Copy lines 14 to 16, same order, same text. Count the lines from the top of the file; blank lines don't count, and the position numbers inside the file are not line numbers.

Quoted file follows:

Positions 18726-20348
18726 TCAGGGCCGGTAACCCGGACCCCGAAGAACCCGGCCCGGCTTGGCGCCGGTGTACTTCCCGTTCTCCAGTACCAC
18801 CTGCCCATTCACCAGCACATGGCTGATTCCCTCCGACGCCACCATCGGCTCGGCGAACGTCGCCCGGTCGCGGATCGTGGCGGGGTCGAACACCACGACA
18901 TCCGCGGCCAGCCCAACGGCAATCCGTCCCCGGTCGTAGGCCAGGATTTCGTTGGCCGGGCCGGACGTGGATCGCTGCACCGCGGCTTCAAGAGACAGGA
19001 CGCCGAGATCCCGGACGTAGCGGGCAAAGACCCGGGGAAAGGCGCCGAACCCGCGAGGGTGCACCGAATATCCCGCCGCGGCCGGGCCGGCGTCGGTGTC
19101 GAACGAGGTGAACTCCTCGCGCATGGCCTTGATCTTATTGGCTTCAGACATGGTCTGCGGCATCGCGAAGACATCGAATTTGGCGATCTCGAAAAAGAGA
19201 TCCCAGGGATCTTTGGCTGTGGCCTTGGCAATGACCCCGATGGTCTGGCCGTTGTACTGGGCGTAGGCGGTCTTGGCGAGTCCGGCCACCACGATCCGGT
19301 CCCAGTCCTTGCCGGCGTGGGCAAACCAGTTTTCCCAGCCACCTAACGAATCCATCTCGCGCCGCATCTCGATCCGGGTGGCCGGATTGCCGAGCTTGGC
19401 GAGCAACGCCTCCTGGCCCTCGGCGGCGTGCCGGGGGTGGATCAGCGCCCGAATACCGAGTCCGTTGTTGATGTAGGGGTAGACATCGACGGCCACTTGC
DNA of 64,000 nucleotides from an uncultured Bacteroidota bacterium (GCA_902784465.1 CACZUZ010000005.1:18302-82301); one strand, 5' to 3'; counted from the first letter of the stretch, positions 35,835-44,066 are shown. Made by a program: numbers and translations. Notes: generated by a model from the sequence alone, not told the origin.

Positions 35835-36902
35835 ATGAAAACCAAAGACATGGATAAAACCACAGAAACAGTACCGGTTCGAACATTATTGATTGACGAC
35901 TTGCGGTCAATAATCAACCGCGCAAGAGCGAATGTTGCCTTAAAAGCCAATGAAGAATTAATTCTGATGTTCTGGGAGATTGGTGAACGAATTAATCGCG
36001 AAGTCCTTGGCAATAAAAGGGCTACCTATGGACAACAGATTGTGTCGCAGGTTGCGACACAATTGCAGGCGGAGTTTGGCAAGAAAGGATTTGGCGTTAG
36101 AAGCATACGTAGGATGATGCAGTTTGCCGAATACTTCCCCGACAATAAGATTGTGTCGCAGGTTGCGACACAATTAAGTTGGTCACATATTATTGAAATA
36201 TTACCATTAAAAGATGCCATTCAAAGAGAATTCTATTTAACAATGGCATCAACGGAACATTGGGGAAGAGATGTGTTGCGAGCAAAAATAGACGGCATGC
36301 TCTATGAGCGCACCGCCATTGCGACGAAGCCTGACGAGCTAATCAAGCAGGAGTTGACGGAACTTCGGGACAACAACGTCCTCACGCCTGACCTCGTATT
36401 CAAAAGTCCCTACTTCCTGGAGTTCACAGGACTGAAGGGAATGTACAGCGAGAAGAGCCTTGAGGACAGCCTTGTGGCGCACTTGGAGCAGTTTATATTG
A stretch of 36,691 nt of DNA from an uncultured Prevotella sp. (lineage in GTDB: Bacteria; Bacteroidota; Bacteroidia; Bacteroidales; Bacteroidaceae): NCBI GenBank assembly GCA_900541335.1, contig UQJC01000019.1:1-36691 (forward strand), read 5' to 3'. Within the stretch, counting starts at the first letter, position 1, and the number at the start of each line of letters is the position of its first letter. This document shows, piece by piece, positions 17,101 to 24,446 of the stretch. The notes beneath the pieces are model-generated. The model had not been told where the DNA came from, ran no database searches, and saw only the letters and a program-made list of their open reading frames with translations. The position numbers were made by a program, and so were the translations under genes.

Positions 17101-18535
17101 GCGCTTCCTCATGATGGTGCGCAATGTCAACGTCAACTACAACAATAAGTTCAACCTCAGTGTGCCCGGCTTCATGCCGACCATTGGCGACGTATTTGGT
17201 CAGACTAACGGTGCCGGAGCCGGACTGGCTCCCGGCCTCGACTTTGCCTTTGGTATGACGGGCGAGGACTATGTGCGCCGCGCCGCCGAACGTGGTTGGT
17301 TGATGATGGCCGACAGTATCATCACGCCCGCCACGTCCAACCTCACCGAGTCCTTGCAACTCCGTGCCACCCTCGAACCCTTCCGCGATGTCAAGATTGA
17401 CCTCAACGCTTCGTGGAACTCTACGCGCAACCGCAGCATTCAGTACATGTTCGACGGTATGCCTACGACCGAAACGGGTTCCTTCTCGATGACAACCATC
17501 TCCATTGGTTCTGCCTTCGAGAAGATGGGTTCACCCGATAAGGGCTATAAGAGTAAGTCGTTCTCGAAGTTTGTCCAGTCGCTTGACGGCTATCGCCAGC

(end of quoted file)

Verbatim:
36001 AAGTCCTTGGCAATAAAAGGGCTACCTATGGACAACAGATTGTGTCGCAGGTTGCGACACAATTGCAGGCGGAGTTTGGCAAGAAAGGATTTGGCGTTAG
36101 AAGCATACGTAGGATGATGCAGTTTGCCGAATACTTCCCCGACAATAAGATTGTGTCGCAGGTTGCGACACAATTAAGTTGGTCACATATTATTGAAATA
36201 TTACCATTAAAAGATGCCATTCAAAGAGAATTCTATTTAACAATGGCATCAACGGAACATTGGGGAAGAGATGTGTTGCGAGCAAAAATAGACGGCATGC